10 Tips for Transitioning from Crib to Toddler Bed

Disclaimer: I’m no early childhood expert. I’m just a mom who found the following things worked for transitioning my kid from her crib to her toddler bed.

Preparing for a second child brings new “to-dos” that the first didn’t. And they’re primarily for the first child. Like her multiple eviction notices – from both her room and her crib. Her “nursery” was small. Much too small to act as her big girl room and accommodate a toddler bed. Plus, as the big sister, we felt she should have the bigger room rather than her new baby brother.

With this decision came multiple challenges. Will she think she’s being replaced? Will she see this as getting “kicked out?” After much research, we concluded that the best way to approach this change was to build excitement around it and shed a positive light on it.

We did not take this “eviction” lightly. We spent almost 2 months preparing her for the big move. And, somehow, it worked.

10 Tips for Transitioning from Crib to Toddler Bed

Tips for Transitioning from Crib to Toddler Bed (in a new room)

1. Build excitement around the new room. Clear it out, paint the walls and set up the new bed a few weeks before the official move (make that the only thing in the room for the time being). We set up my daughter’s bed in her new room about a month before the big move. That month, each night at bedtime, we would go tuck in Minnie and her stuffed monkey in her new bed, then we’d continue her regular bedtime routine in her nursery with crib. We spent at least a few minutes each day in her big girl room playing on her toddler bed so she could get accustom to her new surroundings.

2. When it’s time to make the move, empty the old room to avoid any backtracking. The change will not only be visible, but will also prevent him/her from trying to revert back to sleeping in the crib. Don’t seal up the nursery as if it’s some danger zone, just don’t bring much attention to it. When my daughter would walk into what used to be her nursery, I would just say “This is where babies sleep. Your brother will sleep in here soon. It’s so nice of you to lend him your old crib.”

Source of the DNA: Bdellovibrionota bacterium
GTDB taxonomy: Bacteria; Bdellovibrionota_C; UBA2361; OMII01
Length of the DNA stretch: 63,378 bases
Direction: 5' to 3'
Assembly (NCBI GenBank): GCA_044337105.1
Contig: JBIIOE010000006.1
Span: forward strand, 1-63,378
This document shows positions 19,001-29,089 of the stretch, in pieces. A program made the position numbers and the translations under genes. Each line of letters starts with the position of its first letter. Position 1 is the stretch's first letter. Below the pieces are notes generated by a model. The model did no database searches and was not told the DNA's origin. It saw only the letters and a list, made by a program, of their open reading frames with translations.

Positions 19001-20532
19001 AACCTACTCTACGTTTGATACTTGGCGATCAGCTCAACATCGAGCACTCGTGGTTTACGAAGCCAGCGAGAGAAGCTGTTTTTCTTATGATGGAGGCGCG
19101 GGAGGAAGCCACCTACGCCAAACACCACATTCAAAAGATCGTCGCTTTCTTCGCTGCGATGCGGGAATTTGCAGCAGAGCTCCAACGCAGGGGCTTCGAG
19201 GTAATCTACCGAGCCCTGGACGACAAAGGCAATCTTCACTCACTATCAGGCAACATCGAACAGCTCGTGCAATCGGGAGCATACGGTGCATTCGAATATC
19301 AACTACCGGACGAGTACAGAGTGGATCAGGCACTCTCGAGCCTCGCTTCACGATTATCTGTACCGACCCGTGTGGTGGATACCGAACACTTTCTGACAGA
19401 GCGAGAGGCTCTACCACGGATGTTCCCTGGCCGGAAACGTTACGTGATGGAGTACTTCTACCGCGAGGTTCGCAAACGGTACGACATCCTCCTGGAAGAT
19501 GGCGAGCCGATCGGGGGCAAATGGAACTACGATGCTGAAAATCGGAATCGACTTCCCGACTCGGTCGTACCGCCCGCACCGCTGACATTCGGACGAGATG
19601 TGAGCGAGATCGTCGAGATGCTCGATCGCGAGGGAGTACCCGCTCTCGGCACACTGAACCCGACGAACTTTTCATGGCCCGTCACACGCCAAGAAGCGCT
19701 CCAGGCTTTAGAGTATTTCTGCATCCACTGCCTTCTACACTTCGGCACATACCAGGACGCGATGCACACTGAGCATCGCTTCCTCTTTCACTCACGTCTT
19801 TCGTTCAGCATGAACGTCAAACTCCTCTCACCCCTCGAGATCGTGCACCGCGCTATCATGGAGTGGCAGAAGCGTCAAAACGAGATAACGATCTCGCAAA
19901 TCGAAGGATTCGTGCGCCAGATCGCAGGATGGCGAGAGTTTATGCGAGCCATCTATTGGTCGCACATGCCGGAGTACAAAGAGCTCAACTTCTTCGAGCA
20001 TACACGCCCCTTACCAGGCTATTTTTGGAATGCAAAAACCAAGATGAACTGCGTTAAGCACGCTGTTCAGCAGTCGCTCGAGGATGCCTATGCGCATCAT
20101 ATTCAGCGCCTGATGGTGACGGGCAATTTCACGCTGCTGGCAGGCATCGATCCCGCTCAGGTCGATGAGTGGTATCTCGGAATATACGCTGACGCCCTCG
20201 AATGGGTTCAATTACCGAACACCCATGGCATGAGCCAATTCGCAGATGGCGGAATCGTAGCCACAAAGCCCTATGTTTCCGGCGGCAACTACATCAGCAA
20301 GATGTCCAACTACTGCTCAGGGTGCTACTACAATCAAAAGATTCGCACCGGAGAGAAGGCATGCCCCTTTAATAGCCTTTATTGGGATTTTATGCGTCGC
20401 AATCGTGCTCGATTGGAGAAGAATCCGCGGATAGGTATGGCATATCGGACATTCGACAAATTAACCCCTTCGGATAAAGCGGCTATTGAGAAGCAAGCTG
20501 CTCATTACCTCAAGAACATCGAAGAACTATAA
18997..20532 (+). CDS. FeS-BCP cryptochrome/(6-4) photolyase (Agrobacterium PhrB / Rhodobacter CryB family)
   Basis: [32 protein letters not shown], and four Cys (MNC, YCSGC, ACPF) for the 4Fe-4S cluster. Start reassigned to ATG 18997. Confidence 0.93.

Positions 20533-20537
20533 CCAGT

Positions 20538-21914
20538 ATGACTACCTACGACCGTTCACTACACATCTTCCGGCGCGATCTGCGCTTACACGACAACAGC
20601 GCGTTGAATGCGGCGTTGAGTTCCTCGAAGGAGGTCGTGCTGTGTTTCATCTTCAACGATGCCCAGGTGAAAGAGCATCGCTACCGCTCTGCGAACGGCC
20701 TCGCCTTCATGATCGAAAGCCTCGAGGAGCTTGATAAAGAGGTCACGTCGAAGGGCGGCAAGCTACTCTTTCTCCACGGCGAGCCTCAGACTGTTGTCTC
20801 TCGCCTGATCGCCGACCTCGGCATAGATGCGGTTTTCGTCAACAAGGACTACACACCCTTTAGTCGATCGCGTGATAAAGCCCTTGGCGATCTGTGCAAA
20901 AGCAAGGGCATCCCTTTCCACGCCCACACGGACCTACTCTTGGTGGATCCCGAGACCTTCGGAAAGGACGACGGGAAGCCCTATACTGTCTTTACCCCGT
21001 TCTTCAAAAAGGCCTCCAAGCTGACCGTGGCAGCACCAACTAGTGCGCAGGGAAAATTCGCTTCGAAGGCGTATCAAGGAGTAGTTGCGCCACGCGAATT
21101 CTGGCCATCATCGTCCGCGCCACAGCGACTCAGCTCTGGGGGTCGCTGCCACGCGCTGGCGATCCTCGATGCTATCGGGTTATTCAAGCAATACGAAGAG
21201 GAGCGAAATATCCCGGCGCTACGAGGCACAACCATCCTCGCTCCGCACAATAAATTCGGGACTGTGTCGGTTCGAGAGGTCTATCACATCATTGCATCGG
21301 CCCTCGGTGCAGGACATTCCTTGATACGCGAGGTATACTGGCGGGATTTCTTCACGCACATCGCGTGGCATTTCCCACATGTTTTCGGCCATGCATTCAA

3. Focus on the new, not the old. Bring his or her current nursery theme over into the new room for familiarity – curtains, wall art, etc – but also get a few new things that make the new digs feel like home. We bought a big canvas bucket and filled it with her books (rather than use her bookshelf from her nursery since I’m terrified she’ll try to grab something in the middle of the night and it’ll topple over on her). She loves to grab the books of her choice before bedtime for me or my husband to read to her. This is a new opportunity for her and allows her a bit of independence as she is making the decision which book to read.

4. Keep the routine the same. We just transferred the bath, diaper, PJ, sound machine, book routine into the new room.

5. One change at a time. This is not the time to try to get rid of that pacifier or push potty training (although both of those are on our to-do list for the near future).

6. Place an extra mattress on the floor. It’s so tempting to just say, “forget it” and bring him or her in the bed with you. Go to them, rather than letting them come to you. During the first few nights, I laid on that mattress for nearly an hour waiting for her to fall asleep. I wanted her to know that I was there so she would be comfortable in her new surroundings. After the first few nights, I would slowly make my way to the door. If she would pop her head up, I would just say “Mommy’s right here” in a calming voice. Then I would quietly open the door and sneak out.

7. Tend to the cries. My daughter was scared in the new surroundings, so when she would wake up in the middle of the night, I forgot about the cry-it-out method for at least a week and would jump out of bed to comfort her. This only happened for the first few nights, then she became comfortable sleeping through the night in her toddler bed.

8. Change lock around. Why bother buying a doorknob child-proofing devise when you can save a few bucks?  Rather, my brilliant husband had the idea to just switch the lock from the inside to the outside of her bedroom door just in case she decides she wants to go for a midnight stroll.

9. Watch for his or her cues for readiness. Just because a new baby is coming soon, don’t make the switch unless your child seems ready. For example, my daughter is an amazing sleeper (don’t be jealous because it wasn’t always that way). If she wasn’t sleeping through the night by now, we probably wouldn’t want to make the switch just yet. Remember, nothing is worse than pushing your child to do something he or she isn’t ready for. You can always get a bassinet, pack-n-play, or borrow a crib from a friend for the first few months of baby #2′s life.

10. Accept that the process will not happen overnight. Remember, the crib and his old room is all your child knows and he is mourning a loss. Let her grieve and allow her to go through the stages of loss – denial, anger, bargaining, sadness, and acceptance.

After we switched rooms, it took about 7 days for the crying to substantially decrease after we left the room. Now, almost a month later, she weeps for less than 5 seconds and then falls asleep.

These tips are not the end-all, be-all, but they worked for us and I hope that if you are going through something similar, maybe just one of them will work for you!

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